History of Wister Lake

The area around Wister Lake has been inhabited for hundreds of thousands of years. Numerous house mounds of prehistoric Indians still exist in the area. An archeological display concerning these mounds is located in the project office. Two major runestone discoveries, one near Heavener and the other near Poteau, establish that the Norse Vikings were in Oklahoma in the 11th century. The discovery of the Heavener Runestone was made by Choctaw Indians in the 1830s when Oklahoma was Indian Territory. For many years, the inscription was thought to be Indian writing. It was not until 1959 that the Heavener Runestone inscription was officially recognized as being composed of rune characters. The Poteau Runestone, on a hill near Poteau, was not discovered until 1967. The date inscribed on the Poteau Runestone has been interpreted as November 11, 1017, exactly five years later than the date of the Heavener Runestone.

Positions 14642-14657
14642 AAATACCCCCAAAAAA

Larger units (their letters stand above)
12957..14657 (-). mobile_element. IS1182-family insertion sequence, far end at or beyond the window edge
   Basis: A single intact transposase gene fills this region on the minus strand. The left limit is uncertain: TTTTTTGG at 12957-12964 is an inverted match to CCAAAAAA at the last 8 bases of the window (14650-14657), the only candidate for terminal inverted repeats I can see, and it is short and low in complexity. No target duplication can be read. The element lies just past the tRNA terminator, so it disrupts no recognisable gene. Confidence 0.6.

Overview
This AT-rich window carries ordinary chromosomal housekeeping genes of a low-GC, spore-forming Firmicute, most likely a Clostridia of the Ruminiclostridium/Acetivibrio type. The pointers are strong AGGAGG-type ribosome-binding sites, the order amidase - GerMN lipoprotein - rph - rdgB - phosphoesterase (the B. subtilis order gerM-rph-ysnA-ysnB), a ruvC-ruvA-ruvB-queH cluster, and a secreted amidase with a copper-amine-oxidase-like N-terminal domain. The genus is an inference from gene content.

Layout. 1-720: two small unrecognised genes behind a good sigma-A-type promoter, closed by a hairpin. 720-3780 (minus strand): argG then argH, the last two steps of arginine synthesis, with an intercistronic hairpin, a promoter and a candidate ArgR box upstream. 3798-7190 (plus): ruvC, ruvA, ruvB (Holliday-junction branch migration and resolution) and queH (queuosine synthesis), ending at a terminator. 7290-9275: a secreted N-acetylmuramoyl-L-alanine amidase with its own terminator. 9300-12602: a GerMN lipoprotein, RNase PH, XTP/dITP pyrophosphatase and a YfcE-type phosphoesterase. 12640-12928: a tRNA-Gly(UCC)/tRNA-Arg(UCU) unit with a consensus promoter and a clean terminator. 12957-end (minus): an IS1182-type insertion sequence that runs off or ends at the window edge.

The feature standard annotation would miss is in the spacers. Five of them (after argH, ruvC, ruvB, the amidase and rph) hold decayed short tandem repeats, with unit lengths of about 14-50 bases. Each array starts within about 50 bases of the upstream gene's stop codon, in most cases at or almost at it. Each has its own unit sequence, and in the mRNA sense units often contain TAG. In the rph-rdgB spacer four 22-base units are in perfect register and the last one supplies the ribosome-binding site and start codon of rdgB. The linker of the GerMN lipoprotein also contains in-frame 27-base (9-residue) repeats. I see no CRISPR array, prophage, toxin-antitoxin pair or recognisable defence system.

The home of Peter Conser, leader of the famed Choctaw Lighthorse police or soldiers, is another interesting historic landmark near Lake Wister. The historic home is located three miles west of Hodgens on a rise of land beside the scenic road from Hodgens to Summerfield. Conser operated a blacksmith shop, gristmill, general store, and post office. Excellent horses were always kept in the rail corral around the barn for the Choctaw Lighthorsemen. They were famous for their effective law enforcement during the rugged and otherwise lawless period in the last quarter of the 19th century. The home of the late U.S. Senator and Mrs. Robert S. Kerr is located about five miles southwest of Poteau. The magnificent mansion, containing many of the late Senator's office furnishings and personal items, is now the Kerr Museum which is open to the public. It is a striking memorial to the famous Oklahoman.

HISTORY AND DEVELOPMENT:  Wister Lake was authorized for flood control and conservation by the Flood Control Act of 1938. The project was designed and built by the Tulsa District Corps of Engineers at a cost of $10.5 million. Construction began in April 1946, and the project was placed in full flood control operation December 1949.